91,) where some of the other legal questions involved are also considered. It is unnecessary to repeat what istbere stated: The answer denies all' allegations of frllud. , . . ' ..' The lots were bought by Mead U;l February and May, 1867, for about $31,000, of which $16,000 l,'emained upon mortgage, and $15,000 was paid byM in cash, or its equivalent. The title was taken in the ad name of his'wife" Sarah J; Mel,td., In 1870 and 1871 Mead built upon the lots five houses, at a Qost,vlu;iously stated by Mead as from about $115,000 to $165,000, begun in the latter part of 1869, and completed in 1871. ,Ofth,is spm $76,0.00 obtained upon bond and mortgage upon the same premises durmg the'progress of the work; the rest, was raised by Mead in various ways; froID the sale of other real estate standing inhisQW,D. orin his wife's from moneys borrowed by bim."and bydisconnts which he obtained, on, accommodation notes at the Sixth . . National Bank. Mead was byoccupationlL, w.,umber. For some years prior to 1866 he had dealt to some extent in real estate, always taking title in his own n!1me,exqeptirig one house street, bought early in 1865, where he resided for a number .ofyears, the titleJo which was taken in his wife's.name,und, as he testifies, was "designed to be, hers from the':' a judgment against him bydefault start." In)866, Littlefield which was a lien l;m two houses and lots in for street, then'standing in his name. He was afterwards allowed to come in lLIld Judgment meantime standing as security. The case was litigated. bybim until 187.6 j :when final judgment was entered for $5,118.28·. DUring this interval from 1867 to 1873 his speculations in real estate were gradually much enlarged. His obligations became heavy. An titles after 1866 w.eretaken in the name qfhis wife or ner,exceptas house in West Twelfth street, in which there, was an equity of ·.·. pown to theell-d of 1872.'the real-estate III arket was considerable profits, which were mostly reinvested rising, and he in property heavily mortgaged. He was unable to carry this through the depression which followed the panic of 1873. ExcepHhe buildings aridlotsi now in questiQh;it was all disposed ofby, sales at ,a loss, by foreclosures with deficiency judgments, or by reconveyancesto the grantors upon nominal consideration. At the ,end of 1873 he beca;me distressed for money, paid little or' no accruing int.erest after 1874, Was insolvent in 1875, and in 1878 was adjudicated l\ bankrupt. This suit was two years a,(ter the delivery of the assignment to the'assignee. ; oflimitations is therefore no bar to this suit. For the defendants it is contended that there is no proof of any fraudulent intent respects any creditor, eXisting or subse<}uent; and that :no relief'can behad'upon the Littlefield claim, because he voluntarily released sufficient real estate whichwa.s primarily chatgedwith the payment of his judgment. The Revised! Statutes of this state provide that 'where a grant is made to one person, and the consideration therefor paid by another, no use or trust shall result in fator 'of the latter, btit the title shall vest in the forI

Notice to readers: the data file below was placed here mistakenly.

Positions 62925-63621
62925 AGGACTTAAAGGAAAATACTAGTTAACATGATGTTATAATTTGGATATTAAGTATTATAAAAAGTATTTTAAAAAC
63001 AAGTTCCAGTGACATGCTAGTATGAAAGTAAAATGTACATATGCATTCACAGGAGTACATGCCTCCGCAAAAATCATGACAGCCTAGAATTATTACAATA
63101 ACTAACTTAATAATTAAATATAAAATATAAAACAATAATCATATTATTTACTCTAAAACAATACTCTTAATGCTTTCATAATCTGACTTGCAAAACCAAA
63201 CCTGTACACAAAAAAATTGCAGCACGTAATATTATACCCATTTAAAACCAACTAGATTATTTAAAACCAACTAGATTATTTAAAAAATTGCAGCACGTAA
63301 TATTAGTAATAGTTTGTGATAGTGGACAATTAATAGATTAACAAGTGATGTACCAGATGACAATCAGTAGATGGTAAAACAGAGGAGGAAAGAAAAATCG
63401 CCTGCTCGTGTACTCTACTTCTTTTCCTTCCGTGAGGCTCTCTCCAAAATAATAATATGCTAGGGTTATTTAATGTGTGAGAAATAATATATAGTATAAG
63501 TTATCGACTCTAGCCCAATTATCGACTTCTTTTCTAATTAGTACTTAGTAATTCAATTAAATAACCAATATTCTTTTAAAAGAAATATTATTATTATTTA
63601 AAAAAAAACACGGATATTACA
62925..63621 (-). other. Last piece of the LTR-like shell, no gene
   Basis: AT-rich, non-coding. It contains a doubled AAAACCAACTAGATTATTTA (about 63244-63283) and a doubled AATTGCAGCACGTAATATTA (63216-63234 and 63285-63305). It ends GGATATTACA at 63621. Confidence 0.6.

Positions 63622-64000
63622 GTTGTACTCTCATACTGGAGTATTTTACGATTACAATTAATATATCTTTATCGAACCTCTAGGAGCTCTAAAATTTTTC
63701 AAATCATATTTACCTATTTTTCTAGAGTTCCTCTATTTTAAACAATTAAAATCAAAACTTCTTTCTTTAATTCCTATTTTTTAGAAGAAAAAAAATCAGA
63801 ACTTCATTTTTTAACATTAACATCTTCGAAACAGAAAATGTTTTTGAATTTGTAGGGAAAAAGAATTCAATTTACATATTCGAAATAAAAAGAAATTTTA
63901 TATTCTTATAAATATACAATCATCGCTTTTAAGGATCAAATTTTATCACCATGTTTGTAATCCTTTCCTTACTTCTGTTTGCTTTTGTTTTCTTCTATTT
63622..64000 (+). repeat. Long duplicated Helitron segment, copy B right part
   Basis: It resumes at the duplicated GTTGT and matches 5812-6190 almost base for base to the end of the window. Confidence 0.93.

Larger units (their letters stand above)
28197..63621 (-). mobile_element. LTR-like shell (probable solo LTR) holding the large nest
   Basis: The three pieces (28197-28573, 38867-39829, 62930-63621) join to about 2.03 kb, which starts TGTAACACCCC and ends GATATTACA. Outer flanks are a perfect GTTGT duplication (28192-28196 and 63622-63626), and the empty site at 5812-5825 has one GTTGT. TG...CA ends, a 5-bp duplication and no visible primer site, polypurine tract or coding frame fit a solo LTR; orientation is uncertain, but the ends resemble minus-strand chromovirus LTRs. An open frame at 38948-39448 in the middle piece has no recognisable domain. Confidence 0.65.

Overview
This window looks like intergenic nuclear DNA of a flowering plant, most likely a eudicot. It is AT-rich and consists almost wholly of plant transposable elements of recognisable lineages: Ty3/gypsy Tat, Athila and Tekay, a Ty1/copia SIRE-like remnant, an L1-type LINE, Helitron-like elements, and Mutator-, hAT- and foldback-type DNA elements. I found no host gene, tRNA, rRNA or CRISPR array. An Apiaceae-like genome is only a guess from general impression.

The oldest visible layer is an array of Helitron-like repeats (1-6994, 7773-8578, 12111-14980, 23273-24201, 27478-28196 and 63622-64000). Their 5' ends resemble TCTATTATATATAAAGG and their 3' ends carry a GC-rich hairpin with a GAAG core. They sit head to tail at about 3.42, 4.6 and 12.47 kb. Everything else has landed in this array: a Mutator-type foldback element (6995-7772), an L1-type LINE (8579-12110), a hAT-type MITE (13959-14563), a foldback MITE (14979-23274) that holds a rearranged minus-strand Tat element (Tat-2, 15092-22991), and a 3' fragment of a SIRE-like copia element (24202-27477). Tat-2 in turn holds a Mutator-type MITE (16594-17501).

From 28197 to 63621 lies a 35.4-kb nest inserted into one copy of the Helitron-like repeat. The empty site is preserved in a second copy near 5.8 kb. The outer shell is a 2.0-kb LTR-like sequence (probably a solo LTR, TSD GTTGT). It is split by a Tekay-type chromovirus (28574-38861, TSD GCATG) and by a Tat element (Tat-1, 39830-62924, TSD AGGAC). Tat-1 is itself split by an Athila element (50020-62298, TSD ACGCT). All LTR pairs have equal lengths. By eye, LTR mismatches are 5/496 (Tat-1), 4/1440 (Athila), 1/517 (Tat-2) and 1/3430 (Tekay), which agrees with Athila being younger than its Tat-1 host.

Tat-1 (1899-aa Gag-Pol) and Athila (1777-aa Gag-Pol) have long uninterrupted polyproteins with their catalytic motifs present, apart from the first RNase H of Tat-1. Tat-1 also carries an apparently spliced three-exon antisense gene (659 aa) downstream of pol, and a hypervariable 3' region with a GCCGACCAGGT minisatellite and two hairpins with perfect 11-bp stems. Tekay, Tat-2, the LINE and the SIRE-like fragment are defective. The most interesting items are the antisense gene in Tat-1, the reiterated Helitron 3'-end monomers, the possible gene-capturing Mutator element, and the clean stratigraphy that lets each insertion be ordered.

867 ttler eXGllpt only that I' suchconveyaoce shall· be presumedfraudulent as against creditors,atthat,time, of the perSon paying the consideration;" and, "if a Jraudulentintent is not disproved, . .* . * * a trust shall result in favor of such creditors to the extent necessary satisfy their just demands." 1 Rev. St.p. *728, §§ 51, 52. The above· provisions apply to the original purchase, and to Littlefield's· judgment, which was a claim then existing. Mead, as I have said, put about $15,000 into this purchase in his. wife's name. The statutory provisions do not apply. to the improvements made upon the Jots from three to five years afterwards, even thoughthe land be held to belong to Mrs. Mead as against creditors. The husband's expenditures in building upon them valuable houses stand in no better position than a voluntary gift from husband to wife; and, as against creditors, if intended as a gift, it must stand .orfall according to the rules applicable to such gifts,having reference to the debtor's means and a reasonable vision for his family, and the rights of creditors, existing and su bsequent. As respects the Littlefield claim, it is urged that a·fraudulent intent is disproved by the circUmstances, because the judgment was aheady abundantly secured, it said. by real estate standing in name; because he had other personal means to a considerable amount; and because the inconveniences attending real-estate transactions in one's own name while:a judgment in litigation attaches a lien upon them, furnish a perfectly innocent and justifiable reason for dealing in the name ofanotber, without any presumption of a fraudulent intent. These considerations are entitled to much weight; and they would be deemed controlling were they not overcome by other evidence and by Mead's subsequent conduct. Besides the general evidences of his intention referred to below, the evidence demonstrates that Mead did not intend to leave any real estate standing in his name as a security for the Littlefield judgment any further than he could help; and that, long before Littlefield's final judgment was perfected, Mead withdrew his interest completely. He himself procured the release of .one house in 1867 upon a nominal consideration. He sold the other to Mrs. Travis upon full consideration, in 1872; and a third in West Twelfth street, which was taken in his own name at the same time with the's8.le to Mrs. Travis, (probably as a su bstituted, thou/1;h inadequate, security for the judgment to satisfy Mrs. Travis,) he sold with full CO\TeDants and warranty a few months afterwards, without reference to the judgment. This last house was sold on execution on the Littlefield. judgment in 1876, realizing but $1,000, and leaving upwards of $4,000, besides 12 years' interest,still unpaid. My conclusion is that Mead not only'1heant to contest the Littlefield claim, hut meant never to pay it if he could help it; and that his taking the subsequent titles in his wife's name was partly with tbis intent. The two releases executed by Littlefield do not prejudice the claim under his judgment. The release of the house 103 West Forty-Third street in 1867 was evidently obtained by Mead himself, to enable him to convey that property, and thereby obtain a part of the consideration which was used to purchase the 'Sixth-Avenue lots in question. The rej